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“Show”, a force to reckon with

Namibian Featherweight National Champion, Tommy “Show” Nakashimba during training. (Photograph byYvonne Amukwaya)

Namibian Featherweight National Champion, Tommy “Show” Nakashimba during training. (Photograph byYvonne Amukwaya)

Boxing in Namibia has grown tremendously in the last couple of years, and boxers from all corners of the country, have flocked to the city in search of greener pastures, but very few people have become household names. Those that have made it have had to endure a lot of suffering on their way to stardom.
This week, the Economist caught up with one of the leading boxing figures, 31-year-old Tommy Nakashimba, the Namibian Featherweight National Champion.
Nakashimba was born and bred in the Onayena village in the Oshikoto Region and his story is no different from that of any other Namibian child. What distinguishes him, however, was perhaps his passion for boxing.
As a young boy, he grew up herding cattle and cultivating his parents’ mahangu field. From an early age, he says he was destined to be a fighter.“Growing up, I heard of the big guys like Harry Simon that were making a name for themselves in boxing and I felt isolated. I would listen to live radio boxing matches and I was fascinated. I said to myself that I want to be like that one day,” recollects the cheerful Nakashimba.
His aspiration prompted him to migrate to Windhoek to pursue his dream as a boxer, a journey filled with enormous hurdles, but has turned out to be rewarding in the end.
In 2001, Nakashimba launched his boxing career as an amateur boxer at the then Central Club. But it was only in 2006 when he exchanged blows against Mathew Naitembu in his first professional match  in Ongwediva under the Nampol Boxing Club.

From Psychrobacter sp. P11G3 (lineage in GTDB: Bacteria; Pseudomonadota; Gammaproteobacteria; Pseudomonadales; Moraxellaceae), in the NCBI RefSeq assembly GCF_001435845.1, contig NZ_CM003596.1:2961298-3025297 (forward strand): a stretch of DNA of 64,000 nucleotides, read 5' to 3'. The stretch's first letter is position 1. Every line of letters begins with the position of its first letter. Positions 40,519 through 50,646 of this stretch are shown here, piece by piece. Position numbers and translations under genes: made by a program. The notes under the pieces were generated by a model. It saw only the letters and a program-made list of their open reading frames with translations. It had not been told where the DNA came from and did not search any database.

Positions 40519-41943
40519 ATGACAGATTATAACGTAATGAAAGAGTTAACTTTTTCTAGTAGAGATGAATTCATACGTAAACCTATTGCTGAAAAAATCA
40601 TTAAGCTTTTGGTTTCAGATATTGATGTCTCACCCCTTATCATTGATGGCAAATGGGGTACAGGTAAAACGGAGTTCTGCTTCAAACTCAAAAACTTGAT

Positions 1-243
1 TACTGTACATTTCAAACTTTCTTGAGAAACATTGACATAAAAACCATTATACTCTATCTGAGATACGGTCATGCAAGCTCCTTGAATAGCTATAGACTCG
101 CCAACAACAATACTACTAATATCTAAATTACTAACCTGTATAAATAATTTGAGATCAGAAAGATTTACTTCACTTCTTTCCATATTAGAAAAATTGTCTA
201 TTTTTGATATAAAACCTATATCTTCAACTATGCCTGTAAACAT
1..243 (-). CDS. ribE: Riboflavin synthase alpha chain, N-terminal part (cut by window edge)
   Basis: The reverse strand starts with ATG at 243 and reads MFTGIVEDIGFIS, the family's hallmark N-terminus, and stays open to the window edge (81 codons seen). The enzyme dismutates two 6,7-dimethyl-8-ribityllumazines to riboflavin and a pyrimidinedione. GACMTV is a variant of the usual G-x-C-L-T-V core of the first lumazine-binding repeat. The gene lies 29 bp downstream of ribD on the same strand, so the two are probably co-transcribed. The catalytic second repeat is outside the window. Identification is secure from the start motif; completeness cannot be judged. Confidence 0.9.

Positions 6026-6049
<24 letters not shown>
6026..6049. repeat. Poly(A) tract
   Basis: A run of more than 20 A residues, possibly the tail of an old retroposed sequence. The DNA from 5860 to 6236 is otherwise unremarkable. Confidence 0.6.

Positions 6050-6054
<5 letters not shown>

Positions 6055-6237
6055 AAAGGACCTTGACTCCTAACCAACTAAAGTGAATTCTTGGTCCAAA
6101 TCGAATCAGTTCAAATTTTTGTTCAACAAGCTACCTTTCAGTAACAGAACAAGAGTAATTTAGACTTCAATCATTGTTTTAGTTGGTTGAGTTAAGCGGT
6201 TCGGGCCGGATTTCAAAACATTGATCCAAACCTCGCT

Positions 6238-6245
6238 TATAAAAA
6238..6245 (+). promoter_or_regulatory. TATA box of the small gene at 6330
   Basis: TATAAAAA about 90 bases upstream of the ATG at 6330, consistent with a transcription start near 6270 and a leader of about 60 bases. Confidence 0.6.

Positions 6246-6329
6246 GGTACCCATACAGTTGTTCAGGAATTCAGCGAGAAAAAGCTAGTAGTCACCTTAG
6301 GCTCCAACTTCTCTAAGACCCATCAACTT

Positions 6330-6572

Known as “Show” by his fans and foes alike because of his eccentric ways when in the ring, Nakashimba without doubt is in a class of his own as far as the Namibian featherweight division is concerned.
While his instant goal was to become a Featherweight National Champion, something he achieved on September 14 after scoring a points victory over Matheus Kandala, Nakashimba’s objective now is to become a world champion, and soon.
He says every boxer’s dream is to be a world champion. “It takes lots of hard work, dedication and a strong technical team which I believe I have.”
Earlier this month, Nakashimba took on Zimbabwean Tinashe Mutodza in an International Featherweight fight, a fight he won by a technical knockout by sending his opponent to the canvas in the first round. One can definitely agree that Nakashimba is a force to be reckoned with in the boxing fraternity.
Although boxing has been very rewarding to him, financial support has proven to be problematic and is stalling his path to greatness
Nakishimba is currently signed under the Tiger Cage Boxing Club and trains six-times a week. Besides his boxing career, he is also a carpenter and is looking into establishing his own carpentry company.

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